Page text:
"Even if net uptake rates are low, the amount of total global land area involved could result a significant impact," biophysical ecologist William Smith of Wake Forest University in Winston-Salem, N.C., told United Press International.
Anywhere snow lingers past winter, pink snow can be found. The snow even has a fresh watermelon scent.
"In the U.S., it's known as 'watermelon snow,' while Scandinavians call it 'blood snow,'" said Tom Vogelmann, a physiologist with the University of Vermont.
The red tint finds its root in an unusual kind of microscopic spherical freshwater algae -- each up to four times as wide as a human blood cell -- that blooms with the coming of summer. "They really are bizarre," Vogelmann said. "It's very hostile where they live. It's near the freezing point most of the time, and most of the time they're bathed in very high ultraviolet radiation, and somehow this creature not only grows but thrives."
Like plants, the algae photosynthesize -- they manufacturing sugars from carbon dioxide and water in the presence of sunlight. Carbon dioxide is a greenhouse gas that traps solar heat and plants help prevent global warming by absorbing it. The investigators wondered if the snow algae also had a part in guzzling CO2.
Over the course of four summers, researchers measured how much carbon dioxide the algae soaked up in response to variable sunlight levels by placing a transparent plastic box fitted with gas sensors over patches of algae in the Snowy Range of the U.S. Rocky Mountains.
"The routine was we'd head out 4 o'clock in the morning. It'd be an hour up to the field site, and then you go up a mile carrying 80 pounds of instruments in the bag at 11,000 feet up," Vogelmann said. "There was one year we remembered as 'the summer of the rain,' where there was a thunderstorm every afternoon, and when you looked everywhere else, there's nothing, it was only over our field site ... you're covering up the instruments, which are sensitive, and the wind is blowing, lightning flashing, and you're hoping you won't have a boulder on your hat."
As reported in the online Jan. 6 Proceedings of the National Academy of Sciences, the investigators found the snow microbes absorbed relatively high levels of CO2 from both the soil and air in bright light.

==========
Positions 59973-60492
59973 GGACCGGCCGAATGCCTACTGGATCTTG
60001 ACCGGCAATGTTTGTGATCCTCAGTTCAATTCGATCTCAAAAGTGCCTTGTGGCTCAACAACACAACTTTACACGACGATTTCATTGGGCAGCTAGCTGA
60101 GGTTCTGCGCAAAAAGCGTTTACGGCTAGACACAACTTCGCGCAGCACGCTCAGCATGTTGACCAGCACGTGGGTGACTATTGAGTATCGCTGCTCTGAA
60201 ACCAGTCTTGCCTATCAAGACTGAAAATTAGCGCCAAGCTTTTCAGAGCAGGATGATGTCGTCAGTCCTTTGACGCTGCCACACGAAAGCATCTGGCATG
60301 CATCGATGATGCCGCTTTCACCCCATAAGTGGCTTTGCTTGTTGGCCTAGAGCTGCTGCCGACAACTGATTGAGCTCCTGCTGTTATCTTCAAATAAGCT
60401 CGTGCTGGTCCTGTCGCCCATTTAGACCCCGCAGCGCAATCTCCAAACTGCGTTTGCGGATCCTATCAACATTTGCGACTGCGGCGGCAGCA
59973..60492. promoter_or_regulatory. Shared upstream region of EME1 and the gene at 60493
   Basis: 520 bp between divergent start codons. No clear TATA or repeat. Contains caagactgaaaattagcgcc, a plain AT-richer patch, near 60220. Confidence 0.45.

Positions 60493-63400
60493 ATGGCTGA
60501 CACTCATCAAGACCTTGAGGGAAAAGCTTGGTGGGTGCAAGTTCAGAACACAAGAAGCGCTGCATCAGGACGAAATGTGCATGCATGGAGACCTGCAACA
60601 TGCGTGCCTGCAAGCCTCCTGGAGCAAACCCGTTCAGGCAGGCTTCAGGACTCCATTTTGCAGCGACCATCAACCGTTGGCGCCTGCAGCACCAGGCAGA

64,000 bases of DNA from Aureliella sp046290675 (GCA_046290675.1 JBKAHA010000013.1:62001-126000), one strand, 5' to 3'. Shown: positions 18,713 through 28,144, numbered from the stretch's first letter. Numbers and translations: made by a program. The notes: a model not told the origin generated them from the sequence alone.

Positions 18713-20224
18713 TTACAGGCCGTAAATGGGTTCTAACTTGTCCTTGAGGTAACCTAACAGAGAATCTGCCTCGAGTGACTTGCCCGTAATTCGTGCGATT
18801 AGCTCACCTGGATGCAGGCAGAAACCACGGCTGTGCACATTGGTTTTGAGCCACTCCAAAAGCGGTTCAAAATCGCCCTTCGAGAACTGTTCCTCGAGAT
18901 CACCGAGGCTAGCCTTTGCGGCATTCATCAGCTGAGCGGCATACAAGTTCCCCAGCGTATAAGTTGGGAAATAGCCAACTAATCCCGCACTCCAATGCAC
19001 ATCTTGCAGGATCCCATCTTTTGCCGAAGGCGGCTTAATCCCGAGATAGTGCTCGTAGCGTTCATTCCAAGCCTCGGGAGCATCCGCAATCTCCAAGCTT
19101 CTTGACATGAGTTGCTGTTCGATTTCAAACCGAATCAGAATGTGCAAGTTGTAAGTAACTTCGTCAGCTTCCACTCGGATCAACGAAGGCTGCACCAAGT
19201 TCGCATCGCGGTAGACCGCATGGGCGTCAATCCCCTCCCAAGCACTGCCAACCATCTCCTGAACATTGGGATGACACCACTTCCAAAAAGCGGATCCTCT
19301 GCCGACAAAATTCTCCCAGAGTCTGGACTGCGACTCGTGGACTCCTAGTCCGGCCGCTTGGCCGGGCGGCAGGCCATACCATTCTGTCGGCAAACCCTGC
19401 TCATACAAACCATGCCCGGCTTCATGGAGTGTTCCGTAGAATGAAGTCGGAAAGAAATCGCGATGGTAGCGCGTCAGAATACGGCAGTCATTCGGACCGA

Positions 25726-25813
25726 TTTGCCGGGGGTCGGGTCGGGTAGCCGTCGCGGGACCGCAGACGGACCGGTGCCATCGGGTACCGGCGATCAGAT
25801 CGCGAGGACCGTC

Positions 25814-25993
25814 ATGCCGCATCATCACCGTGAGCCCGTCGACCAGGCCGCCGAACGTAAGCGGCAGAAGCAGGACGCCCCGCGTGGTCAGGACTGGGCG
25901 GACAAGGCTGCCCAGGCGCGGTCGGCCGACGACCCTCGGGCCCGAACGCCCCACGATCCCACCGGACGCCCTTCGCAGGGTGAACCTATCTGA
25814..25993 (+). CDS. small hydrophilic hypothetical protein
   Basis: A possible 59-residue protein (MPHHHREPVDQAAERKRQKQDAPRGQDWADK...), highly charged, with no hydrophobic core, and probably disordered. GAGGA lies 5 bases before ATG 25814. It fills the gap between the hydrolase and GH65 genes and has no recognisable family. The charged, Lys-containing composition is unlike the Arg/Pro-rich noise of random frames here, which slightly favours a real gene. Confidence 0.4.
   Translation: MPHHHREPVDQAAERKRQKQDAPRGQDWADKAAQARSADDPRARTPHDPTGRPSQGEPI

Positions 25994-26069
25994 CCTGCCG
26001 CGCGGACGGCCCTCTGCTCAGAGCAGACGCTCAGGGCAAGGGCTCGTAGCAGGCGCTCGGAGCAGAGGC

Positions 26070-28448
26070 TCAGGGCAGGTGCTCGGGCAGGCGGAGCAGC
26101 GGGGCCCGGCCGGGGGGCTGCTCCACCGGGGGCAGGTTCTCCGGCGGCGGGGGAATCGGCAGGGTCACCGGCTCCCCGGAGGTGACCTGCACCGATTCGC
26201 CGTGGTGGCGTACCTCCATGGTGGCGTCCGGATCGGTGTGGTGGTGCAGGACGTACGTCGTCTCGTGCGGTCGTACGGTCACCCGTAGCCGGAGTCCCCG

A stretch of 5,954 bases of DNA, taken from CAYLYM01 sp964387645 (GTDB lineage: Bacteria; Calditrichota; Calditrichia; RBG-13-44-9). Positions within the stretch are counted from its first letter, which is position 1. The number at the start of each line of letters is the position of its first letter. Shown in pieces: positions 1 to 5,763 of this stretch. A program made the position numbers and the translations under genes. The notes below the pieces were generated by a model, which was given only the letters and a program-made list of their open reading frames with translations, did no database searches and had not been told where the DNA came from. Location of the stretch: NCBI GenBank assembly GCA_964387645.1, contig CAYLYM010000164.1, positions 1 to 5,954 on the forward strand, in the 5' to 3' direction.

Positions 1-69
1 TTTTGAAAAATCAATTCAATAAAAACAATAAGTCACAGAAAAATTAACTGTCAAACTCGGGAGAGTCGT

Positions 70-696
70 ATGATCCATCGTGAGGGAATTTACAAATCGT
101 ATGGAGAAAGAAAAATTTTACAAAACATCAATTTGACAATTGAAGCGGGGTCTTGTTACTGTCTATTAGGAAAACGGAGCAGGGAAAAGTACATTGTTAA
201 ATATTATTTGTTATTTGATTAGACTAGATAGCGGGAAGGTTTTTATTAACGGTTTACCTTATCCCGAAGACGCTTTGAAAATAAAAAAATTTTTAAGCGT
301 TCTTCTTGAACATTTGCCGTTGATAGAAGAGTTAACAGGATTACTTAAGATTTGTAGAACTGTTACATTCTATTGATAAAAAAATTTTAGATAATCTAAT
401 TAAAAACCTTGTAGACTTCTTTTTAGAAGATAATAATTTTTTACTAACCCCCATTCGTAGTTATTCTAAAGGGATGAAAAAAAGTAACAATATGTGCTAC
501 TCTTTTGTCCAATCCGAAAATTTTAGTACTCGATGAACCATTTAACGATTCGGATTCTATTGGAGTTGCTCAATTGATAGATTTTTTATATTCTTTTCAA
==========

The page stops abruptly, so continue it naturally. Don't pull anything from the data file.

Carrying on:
"These snow fields were surprisingly productive," Vogelmann said.
However, Smith said he had "serious concerns" about the accuracy of the carbon dioxide level changes measured. Given the limited resolution of the instruments used, the numbers and statistical analysis "deserves more discussion and attention," he said.
Ecologist Chris Field of the Carnegie Institution in Palo Alto, Calif., also doubted whether the snow algae served as significant carbon dioxide sponges on a global level.
"I think the paper doesn't really address how common or widespread the process is," Field said. "They talk about the locations of pink snow in a lot of locations, and corroborating it with satellite data, and that's a good idea. But at this point we know there's some locations where there's a lot of it, and some locations where there's not that much."
Phycologist Ron Hoham of Colgate University in Hamilton, N.Y., said snow algae might very well serve as an important carbon dioxide "sink," but added he found it disappointing the researchers "do not even mention the extensive green snow ecosystems that are so prevalent in the high elevation and high latitude forests across North America, Europe and Asia -- most snow algae is green, not red."
Much remains unknown about snow algae. For instance, scientists do not know where they come from -- whether they wriggle up from the soil underneath the snow, or if they blow in on the strong alpine winds.
Vogelmann said understanding the mechanisms underlying how these microbes thrive such cold and radiation could help genetically improve crops to help them grow in hostile conditions.
Also, regarding life on other planets, NASA scientists and others have noted "it's really quite of a bit of value to look at lifeforms that grow and thrive in some of the more hostile conditions on Earth," Vogelmann said.
(Reported by Charles Choi, UPI Science News, in New York)
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